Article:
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Meet five of John Deere’s high-tech stars – Agweek

FARGO, North Dakota — Since 2015, John Deere has instituted a “fellows” program, essentially honoring some of its most impactful employees.


These “fellow” designations indicate productivity within the company, but also influence in their disciplines outside of the company. Only 48 of the company’s thousands of engineers and scientists have ever received the award. Only 30 still working out of 75,000 currently have received it.

Five of those are in Fargo. All but one hold doctorate degrees. Here is a glimpse of what they do, and why.

Kent Wanner, 48, is a senior staff “electrification engineer” with the “Intelligent Solutions” group in the company — a technical mentor, helping apply “electrification”  (motor-drives) into tractors, skid-steer loaders or other vehicles.

“To be recognized by your peers and managers is really a powerful, humbling experience,” Wanner said.

A smiling man in glasses and a blue-and-white checked shirt.

Kent Wanner is a John Deere senior staff engineer for electrification. He received the company’s “Electrification Engineering Fellow” designation in 2022. Photo taken Dec. 6, 2022, Fargo, North Dakota.

Mikkel Pates / Agweek

Wanner grew up on a grain and cattle farm at Hebron, North Dakota, where his brother, Don, still farms. He earned an electrical engineering degree from North Dakota State University, and in 1997 started work with Phoenix International Inc. in Fargo. John Deere purchased Phoenix in 1999 and dropped the Phoenix name in 2014. His first project at Phoenix was a very simple circuit, part of a timer for irrigation, he said.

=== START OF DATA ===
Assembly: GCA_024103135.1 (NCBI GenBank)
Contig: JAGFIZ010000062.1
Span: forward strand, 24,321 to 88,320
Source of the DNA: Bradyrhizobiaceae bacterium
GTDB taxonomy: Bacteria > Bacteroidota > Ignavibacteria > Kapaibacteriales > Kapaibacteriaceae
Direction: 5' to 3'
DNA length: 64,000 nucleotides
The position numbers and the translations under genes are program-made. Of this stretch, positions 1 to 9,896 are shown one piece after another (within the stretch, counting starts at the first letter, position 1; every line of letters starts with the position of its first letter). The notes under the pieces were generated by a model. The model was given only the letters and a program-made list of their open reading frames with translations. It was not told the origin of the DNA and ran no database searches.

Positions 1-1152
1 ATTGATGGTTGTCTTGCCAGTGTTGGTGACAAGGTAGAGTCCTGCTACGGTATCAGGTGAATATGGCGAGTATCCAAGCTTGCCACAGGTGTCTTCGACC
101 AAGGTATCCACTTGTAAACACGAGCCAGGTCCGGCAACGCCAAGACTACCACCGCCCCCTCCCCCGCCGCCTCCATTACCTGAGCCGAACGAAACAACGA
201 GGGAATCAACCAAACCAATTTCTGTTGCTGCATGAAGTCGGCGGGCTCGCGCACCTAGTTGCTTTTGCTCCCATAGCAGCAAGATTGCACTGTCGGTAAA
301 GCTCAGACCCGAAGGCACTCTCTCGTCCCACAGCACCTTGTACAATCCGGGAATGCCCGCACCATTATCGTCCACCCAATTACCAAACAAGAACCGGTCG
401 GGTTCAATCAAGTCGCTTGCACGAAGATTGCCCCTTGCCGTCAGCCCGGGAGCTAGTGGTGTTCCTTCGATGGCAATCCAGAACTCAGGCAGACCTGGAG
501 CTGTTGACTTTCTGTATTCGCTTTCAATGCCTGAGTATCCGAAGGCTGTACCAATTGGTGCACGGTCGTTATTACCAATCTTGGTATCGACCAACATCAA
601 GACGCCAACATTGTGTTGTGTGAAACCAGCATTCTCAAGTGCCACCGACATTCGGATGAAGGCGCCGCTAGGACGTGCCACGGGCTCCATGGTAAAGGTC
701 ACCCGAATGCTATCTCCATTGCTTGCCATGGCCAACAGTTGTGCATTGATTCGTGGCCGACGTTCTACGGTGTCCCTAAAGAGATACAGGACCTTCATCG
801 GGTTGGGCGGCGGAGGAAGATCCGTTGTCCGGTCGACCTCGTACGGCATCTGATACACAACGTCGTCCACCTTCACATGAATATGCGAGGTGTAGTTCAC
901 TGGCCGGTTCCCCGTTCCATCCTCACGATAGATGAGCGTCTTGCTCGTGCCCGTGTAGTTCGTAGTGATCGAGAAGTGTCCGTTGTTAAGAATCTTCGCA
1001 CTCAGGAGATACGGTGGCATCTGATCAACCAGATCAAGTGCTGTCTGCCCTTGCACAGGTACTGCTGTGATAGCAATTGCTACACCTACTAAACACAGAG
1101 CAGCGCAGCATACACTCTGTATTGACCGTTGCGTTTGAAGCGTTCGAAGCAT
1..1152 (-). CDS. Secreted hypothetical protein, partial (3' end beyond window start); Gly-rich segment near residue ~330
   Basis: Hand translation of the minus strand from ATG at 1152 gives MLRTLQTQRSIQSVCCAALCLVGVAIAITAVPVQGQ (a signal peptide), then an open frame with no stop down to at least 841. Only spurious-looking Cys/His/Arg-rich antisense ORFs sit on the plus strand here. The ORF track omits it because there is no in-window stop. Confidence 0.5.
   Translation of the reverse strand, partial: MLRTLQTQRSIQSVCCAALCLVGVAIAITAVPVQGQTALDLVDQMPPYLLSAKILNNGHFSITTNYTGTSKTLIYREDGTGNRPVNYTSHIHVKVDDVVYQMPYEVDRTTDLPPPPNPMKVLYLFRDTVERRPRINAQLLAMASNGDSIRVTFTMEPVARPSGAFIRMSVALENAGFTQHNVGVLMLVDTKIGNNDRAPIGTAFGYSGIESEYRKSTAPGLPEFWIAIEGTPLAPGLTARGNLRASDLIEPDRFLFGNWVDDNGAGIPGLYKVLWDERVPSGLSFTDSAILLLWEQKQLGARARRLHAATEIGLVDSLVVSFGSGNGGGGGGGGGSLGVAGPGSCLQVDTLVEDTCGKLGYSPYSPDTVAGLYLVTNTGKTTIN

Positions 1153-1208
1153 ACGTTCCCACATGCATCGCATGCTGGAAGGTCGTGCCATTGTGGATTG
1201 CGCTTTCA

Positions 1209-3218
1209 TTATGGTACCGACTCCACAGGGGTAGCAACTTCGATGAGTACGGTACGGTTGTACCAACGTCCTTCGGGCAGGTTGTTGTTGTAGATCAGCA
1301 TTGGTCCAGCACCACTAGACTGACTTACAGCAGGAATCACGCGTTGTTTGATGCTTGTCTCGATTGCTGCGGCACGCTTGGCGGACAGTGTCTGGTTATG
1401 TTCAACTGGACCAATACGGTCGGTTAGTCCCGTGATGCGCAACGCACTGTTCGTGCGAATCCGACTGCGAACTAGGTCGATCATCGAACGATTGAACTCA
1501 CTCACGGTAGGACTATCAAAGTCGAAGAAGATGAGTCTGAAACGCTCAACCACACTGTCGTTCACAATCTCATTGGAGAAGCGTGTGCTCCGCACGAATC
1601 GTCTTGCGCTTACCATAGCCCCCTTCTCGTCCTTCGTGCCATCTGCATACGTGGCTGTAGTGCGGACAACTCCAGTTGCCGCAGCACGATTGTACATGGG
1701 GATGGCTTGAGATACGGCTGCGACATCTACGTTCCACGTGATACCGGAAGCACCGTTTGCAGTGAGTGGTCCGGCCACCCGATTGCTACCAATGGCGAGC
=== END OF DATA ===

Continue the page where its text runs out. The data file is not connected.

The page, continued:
At John Deere, Wanner and colleagues design motor drives for high-powered electric drive “vehicles,” including farm tractors.

“I think part of our job is to show that we can bring the technology to market when it’s right, when it’s ready to meet the needs of our customers — when it makes them money,” he said.

Fifteen years ago, Wanner shifted to “electrification” design.

“It merged my knowledge of microprocessors and electric circuits” to challenges of “cooling of high-powered things, a mechanical sort of thing, and understanding operation and control of electric motors, which have significant mechanical aspects as well.”

One application is IVT (infinitely variable transmission), which coordinates the electronically-regulated engine and transmission to provide complete operator control, increasing productivity and fuel economy. IVTs today are hydrostatic, using fluid pressure. John Deere is working on IVTs controlled with electric drives.

The electrification offers other benefits, including providing electrical power to implements.

“It’s going to enable new things in the future,” he said. “We’re going to have high-power, high-efficiency and great controllability with all the electronics, enabling things people have never been able to do before,” he said.

Wanner said technology coming out of Fargo is employing North Dakota, Minnesota and South Dakota kids who went to NDSU and other regional universities.

Wanner is known for taking new colleagues — interns and graduate students, some from all over the world — out to his home farm. It gives them a feel for the farmer-rancher customers they are serving while working with John Deere and what the brand means to our customers in terms of performance and quality, he said.

“Our goal is to develop technology and use it in ways that we know will make our customers money,” Wanner said. “We’re not here, necessarily, pushing: ‘You have to buy a battery electric tractor because it’s cool.’ We start with, ‘What is the highest value for our customers?’ As the technology gets cheaper and better and smaller, we can apply it to more and more things.”